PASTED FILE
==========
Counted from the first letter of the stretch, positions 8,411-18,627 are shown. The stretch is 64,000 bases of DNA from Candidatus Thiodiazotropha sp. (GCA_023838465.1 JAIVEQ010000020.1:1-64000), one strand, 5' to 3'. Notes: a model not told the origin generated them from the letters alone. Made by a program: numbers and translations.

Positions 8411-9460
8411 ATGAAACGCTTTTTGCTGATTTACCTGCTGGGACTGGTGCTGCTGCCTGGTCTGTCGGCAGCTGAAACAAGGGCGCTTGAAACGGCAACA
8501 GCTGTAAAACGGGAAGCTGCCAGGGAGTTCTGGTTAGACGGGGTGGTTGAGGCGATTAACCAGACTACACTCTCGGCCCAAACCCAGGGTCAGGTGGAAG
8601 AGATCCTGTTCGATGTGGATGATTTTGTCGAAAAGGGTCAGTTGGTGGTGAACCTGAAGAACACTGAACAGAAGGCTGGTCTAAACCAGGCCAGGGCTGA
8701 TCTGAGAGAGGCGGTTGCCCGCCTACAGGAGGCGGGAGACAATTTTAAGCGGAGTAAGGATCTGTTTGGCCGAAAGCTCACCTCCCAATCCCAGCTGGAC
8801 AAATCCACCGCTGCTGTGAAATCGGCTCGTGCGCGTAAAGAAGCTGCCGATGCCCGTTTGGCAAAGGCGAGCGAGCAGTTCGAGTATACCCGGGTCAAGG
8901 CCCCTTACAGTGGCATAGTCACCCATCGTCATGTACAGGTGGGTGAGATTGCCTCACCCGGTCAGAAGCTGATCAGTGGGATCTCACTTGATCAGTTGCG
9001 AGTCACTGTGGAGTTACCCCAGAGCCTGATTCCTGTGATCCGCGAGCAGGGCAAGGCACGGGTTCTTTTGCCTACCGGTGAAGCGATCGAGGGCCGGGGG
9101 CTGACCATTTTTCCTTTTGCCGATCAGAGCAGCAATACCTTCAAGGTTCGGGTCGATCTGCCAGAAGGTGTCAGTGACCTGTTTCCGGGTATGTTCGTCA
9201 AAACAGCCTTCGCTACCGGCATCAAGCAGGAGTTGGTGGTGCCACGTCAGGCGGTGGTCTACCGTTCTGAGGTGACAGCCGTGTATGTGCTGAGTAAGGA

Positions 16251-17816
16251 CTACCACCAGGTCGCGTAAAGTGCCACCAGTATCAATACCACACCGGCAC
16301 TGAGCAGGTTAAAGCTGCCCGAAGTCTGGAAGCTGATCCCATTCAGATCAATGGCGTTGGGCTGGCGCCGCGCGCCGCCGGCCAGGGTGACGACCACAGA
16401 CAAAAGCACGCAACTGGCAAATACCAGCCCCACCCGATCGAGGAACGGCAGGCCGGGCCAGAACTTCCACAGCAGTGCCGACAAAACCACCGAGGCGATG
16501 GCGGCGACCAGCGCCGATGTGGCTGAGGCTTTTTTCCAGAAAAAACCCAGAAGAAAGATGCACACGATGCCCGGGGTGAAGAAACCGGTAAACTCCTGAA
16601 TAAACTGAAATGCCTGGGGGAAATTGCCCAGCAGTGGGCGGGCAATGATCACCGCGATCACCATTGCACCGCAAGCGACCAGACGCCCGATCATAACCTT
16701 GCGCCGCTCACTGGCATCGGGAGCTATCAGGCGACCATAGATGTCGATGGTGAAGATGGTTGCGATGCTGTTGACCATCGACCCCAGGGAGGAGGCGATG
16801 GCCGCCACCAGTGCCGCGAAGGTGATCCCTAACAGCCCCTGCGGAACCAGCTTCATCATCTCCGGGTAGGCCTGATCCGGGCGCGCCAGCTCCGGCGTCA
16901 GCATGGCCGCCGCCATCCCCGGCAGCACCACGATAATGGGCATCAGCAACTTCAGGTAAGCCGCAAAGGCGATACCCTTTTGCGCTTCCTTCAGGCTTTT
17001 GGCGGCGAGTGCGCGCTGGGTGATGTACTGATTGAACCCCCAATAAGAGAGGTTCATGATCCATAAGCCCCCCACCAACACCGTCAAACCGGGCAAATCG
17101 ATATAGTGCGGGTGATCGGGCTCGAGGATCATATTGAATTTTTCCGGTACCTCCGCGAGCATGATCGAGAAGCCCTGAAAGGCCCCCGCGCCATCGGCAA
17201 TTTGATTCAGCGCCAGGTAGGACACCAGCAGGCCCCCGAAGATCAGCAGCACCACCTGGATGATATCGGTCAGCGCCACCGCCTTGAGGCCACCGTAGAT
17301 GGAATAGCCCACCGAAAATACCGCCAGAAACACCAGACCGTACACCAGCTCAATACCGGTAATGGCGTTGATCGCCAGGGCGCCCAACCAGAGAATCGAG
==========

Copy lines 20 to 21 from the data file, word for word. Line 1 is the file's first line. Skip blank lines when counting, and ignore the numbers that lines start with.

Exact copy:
16901 GCATGGCCGCCGCCATCCCCGGCAGCACCACGATAATGGGCATCAGCAACTTCAGGTAAGCCGCAAAGGCGATACCCTTTTGCGCTTCCTTCAGGCTTTT
17001 GGCGGCGAGTGCGCGCTGGGTGATGTACTGATTGAACCCCCAATAAGAGAGGTTCATGATCCATAAGCCCCCCACCAACACCGTCAAACCGGGCAAATCG